The Dairy Planet

Every now and then life presents an opportunity to make a point about something that has bugged me for years.  I’m talking about the dairy planet.

I loved the first three seasons of the new Battlestar Galactica, with humanity on a giant exodus to the stars to avoid extinction. The rest of it was ok, and I watched it to the end.  Enough said there.  Nonetheless, like all massive works it had its flaws, and I need to nit pick one of them.  There’s a scene where Dr. Gaius Baltar tries to explain the horrors of his abused childhood.  He grew up on the dairy planet.  It was all cows, mud, and manure, and wretched, wretched, wretched.  He’s just about sobbing, and a person would have had to have a heart of stone not to laugh.  I would have laughed, but I was having too much trouble suspending my disbelief.  Really?  A whole planet of dairy?  What, it’s all Ireland?  There are no deserts, no varied terrain or topography? No chickens?  It evolved without people needing clothes, transportation, or smartphones?  Wow.  That’s some specialization for a whole damned planet.

This is one of those things they don’t seem to understand in movies or TV.  Planets are huge.  Just like ours.  There was a Star Trek episode where everyone wore orange.  I called it the Dana Buchman planet.  (All her clothes in the department stores that year were orange.  (And those alien orange clothes were not uniforms, so don’t suggest that:  they swirled, and uniforms are not swirly.))  Here on Earth—which is a large planet—we have all sorts of industries, agriculture, peoples, races, and animals.  It’s just not plausible that there’d be a whole planet doing nothing but dairy.  The economics of it defy credibility.  I understand it makes the story more simple to tell, but so would faster-than-light travel.  Oh, wait.  (Yeah, but there’s a rule somewhere that says you only get one unbelievable thing per story.  Once you’ve picked FTL, that’s it.  No acoustical levitation and no dairy planets.)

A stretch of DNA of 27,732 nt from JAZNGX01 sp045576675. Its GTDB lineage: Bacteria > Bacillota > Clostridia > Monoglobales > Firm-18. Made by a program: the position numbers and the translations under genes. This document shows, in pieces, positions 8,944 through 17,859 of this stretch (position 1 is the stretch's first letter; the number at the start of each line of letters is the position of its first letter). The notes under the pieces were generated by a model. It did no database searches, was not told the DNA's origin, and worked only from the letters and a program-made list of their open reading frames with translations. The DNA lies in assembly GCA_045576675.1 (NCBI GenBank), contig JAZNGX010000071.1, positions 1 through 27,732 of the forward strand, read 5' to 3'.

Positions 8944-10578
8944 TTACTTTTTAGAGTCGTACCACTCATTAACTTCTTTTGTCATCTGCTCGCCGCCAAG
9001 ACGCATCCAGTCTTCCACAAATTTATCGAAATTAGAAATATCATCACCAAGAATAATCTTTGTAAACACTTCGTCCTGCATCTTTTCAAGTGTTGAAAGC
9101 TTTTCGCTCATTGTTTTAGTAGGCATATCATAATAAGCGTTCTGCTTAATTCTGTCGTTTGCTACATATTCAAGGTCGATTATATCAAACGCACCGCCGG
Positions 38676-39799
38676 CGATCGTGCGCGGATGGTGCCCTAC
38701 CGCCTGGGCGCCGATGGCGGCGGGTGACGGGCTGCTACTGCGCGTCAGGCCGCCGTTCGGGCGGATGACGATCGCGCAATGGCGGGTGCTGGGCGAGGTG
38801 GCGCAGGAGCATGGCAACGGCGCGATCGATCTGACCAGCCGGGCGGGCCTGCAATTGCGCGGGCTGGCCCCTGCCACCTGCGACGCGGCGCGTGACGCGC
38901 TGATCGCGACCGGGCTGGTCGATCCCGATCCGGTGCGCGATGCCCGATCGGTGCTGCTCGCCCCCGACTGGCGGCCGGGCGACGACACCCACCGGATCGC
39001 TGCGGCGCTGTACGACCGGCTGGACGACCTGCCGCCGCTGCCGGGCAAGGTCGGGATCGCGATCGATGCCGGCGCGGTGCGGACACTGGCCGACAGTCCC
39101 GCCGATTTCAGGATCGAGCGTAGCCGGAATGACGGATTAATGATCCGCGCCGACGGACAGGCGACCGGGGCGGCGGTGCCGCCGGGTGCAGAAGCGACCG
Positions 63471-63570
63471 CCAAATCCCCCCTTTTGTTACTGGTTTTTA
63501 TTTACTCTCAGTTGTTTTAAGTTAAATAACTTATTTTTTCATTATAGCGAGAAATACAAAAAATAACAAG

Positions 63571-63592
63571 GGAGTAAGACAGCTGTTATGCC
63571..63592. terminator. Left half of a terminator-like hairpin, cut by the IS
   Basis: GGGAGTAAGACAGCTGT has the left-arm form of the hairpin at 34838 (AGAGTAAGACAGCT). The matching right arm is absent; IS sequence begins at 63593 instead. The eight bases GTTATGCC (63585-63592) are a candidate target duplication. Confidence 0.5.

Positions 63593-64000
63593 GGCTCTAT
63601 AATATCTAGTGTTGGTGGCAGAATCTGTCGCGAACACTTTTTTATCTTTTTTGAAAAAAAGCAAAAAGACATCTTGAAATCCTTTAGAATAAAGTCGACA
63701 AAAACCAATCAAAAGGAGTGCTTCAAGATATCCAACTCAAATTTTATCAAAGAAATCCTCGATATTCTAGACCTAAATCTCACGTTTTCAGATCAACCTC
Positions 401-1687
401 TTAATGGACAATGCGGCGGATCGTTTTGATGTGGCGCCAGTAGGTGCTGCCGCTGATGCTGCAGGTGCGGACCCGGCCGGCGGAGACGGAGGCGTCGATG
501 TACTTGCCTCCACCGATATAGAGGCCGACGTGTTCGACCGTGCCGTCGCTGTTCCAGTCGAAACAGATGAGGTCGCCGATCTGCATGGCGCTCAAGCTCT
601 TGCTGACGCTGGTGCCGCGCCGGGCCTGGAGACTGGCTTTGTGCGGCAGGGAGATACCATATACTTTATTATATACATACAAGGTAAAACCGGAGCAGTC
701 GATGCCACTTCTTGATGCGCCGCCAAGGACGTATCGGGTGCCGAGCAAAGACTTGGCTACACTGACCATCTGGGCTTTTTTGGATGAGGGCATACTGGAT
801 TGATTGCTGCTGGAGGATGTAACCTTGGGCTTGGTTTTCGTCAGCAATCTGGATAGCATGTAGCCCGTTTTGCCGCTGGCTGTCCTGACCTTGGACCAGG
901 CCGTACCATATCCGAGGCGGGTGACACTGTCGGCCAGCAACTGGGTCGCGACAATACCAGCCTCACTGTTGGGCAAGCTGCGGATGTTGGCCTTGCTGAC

I finally finished drafting my third Waking Late book.  It’s got a bunch of strife in it.  The planet Nwwwlf, where the series takes place, looks great on the surface, but unlike most worlds that humans settle, it is not a giant rock that got properly and thoroughly terraformed.  It has its own ecology, and it’s not hospitable to humans on the nutritional front. Most things don’t poison you, but if you ate only the crops of Nwwwlf you’d get all sorts of deficiencies, the kind that lead to beri beri, pellagra, scurvy, and other fun life events.  I think of it as a giant Twinkie.

One colony ship went astray and found Nwwwlf (Not What We Were Looking For) and the people from it are trying to eke out a toehold in this world without any support from the rest of human civilization.  (SPOILER ALERT if you haven’t read the second book):  One settlement, First Landing, got all the early advantages of what terraforming infrastructure the starship had with it.  In Out of the Dell we learn there’s another settlement, Seccon.  And, yes, that’s short for Second Landing–space settlers aren’t good at names.

There are two settlements?  And Gilead Tan is determined to free the original settlers still trapped and dying in their sleeping cells?  That all means strife.  At one point, after everyone has spent a lot of time, effort and bloodshed covering lots of ground and fighting each other, one character muses how all this activity has taken place within the equivalent of one small corner of North Carolina.

I liked writing that.  I really liked it.  I got to remind the reader of all sorts of things useful for the story and for worldbuilding (or shrinking), and I got to say “it’s a planet, for crying out loud, and planets are big!”

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